E-Scooter: good and bad news for Uber & Co.


This weekend the American e-scooter segment provided us with exciting news once again. There was good and bad news for the sharing service providers Uber and Lyft and their challengers Bird and Lime.

Let’s start with the bad news

And this news is really bad. On late Thursday, the city of San Francisco transferred the largest e-scooter sharing providers in the USA and granted two smaller start-ups exclusive rights to rent the electric vehicles for one year each. This was reported by the Wall Street Journal in its weekend edition.

The city denied approvals for 10 companies, including current shooting stars Bird Rides Inc. and Lime and Uber Technologies Inc. and Lyft Inc. The startups Bird and Lime have together raised nearly ]
billion in capital to quickly equip major cities worldwide with scooters. However, in some cities these vehicles for the last mile were ‘let go’ against the will of the supervisory authorities. And it’s firing back at the companies now.

The decision from the tech metropolis is a clear rebuke of the combative strategy of the e-scooter startups. Ultimately, the radical approaches to the introduction of e-scooters were a thorn in the side of the officials.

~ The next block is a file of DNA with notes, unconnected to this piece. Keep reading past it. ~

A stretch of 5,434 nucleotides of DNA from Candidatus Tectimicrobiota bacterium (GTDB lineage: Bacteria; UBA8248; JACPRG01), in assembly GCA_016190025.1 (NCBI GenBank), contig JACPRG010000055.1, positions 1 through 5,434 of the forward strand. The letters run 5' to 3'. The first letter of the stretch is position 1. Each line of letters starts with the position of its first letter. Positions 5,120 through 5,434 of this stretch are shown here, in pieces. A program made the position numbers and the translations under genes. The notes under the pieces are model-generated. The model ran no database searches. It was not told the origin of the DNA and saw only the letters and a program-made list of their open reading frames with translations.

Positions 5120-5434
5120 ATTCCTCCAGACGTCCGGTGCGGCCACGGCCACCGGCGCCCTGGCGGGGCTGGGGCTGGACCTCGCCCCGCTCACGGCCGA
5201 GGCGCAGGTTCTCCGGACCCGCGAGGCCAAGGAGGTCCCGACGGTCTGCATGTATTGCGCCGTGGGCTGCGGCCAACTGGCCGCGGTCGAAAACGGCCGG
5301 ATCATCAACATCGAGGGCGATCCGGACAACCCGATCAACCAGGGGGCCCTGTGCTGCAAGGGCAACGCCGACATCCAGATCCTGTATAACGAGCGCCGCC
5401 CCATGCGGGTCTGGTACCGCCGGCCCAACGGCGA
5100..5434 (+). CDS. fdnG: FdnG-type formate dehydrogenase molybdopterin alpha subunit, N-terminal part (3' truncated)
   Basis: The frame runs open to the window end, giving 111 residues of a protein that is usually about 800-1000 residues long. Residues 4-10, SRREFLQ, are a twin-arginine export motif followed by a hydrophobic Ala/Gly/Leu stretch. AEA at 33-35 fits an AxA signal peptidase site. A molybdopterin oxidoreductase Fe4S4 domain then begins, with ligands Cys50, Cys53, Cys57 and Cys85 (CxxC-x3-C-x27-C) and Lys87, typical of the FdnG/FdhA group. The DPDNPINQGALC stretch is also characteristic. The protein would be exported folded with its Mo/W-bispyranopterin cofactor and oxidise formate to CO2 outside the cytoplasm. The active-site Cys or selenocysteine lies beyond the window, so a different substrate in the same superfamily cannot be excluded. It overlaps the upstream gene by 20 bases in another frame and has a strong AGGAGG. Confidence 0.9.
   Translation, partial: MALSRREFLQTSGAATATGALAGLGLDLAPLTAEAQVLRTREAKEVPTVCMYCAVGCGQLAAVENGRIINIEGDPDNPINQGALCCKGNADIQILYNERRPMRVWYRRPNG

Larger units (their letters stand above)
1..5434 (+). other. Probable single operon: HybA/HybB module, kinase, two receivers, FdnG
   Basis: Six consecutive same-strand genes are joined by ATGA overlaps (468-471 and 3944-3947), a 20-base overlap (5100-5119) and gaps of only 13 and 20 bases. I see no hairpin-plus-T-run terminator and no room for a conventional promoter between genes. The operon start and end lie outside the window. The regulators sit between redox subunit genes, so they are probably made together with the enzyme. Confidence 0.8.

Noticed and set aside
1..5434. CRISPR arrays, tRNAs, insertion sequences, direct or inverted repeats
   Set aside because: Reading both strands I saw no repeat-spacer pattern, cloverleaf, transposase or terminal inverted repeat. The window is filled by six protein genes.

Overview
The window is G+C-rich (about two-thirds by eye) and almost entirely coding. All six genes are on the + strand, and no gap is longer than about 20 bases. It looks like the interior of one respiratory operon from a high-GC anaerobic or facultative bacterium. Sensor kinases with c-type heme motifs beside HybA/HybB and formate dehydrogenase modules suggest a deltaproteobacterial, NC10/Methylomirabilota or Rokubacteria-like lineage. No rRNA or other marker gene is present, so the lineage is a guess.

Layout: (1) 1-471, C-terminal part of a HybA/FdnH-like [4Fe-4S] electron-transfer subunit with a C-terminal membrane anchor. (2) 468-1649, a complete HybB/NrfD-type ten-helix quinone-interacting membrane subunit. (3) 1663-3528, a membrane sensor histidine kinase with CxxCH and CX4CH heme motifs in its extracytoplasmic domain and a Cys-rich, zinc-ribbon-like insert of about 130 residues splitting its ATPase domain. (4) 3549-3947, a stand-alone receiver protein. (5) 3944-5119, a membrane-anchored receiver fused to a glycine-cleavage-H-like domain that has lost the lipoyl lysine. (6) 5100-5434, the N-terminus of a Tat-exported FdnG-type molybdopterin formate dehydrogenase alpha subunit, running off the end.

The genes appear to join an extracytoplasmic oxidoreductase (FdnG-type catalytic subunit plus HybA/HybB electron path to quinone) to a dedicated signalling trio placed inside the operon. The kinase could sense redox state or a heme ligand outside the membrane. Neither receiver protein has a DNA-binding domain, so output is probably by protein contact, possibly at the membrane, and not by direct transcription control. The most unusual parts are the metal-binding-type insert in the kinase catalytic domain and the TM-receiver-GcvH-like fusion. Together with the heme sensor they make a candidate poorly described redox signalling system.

Scoot and Skip Scooters receive licenses in San Francisco

Instead, San Francisco gave the permits to two more startups, Scoot Networks and Skip Scooters, which together collected less than million in growth capital. Scoot already operates an electric Vespa-like scooter program in the city and a bike share program in Barcelona. Skip relies on electric scooters in Washington, D.C., and Oakland, California.

The good news for Uber and Lyft in Santa Monica

But there was good news from Santa Monica for Uber, Lyft, Bird and Lime. There, the four suppliers received permits for the operation of their scooters. Despite similar criticism of the rude procedure for the introduction of vehicles without permits in recent months, the authority issued the licence there.

In San Francisco, of all places.

Uber then had a special message ready for San Francisco. The transport service provider plans to develop and build its own vehicles in the city of all places where there is no licence to operate the scooters. This is indeed a major change in strategy for Uber. Own vehicles were not part of the program until now. The project is under the patronage of the startup jump, which Uber only took over in April 2018 for around 100 million US dollars.

According to the official announcement, the scooters will be part of the “multimodal transport system” that the company is planning. At Pier 70 in the northeast of the metropolis Uber is not only working on his own scooter, but also on the development of self-propelled cars and flying taxis.

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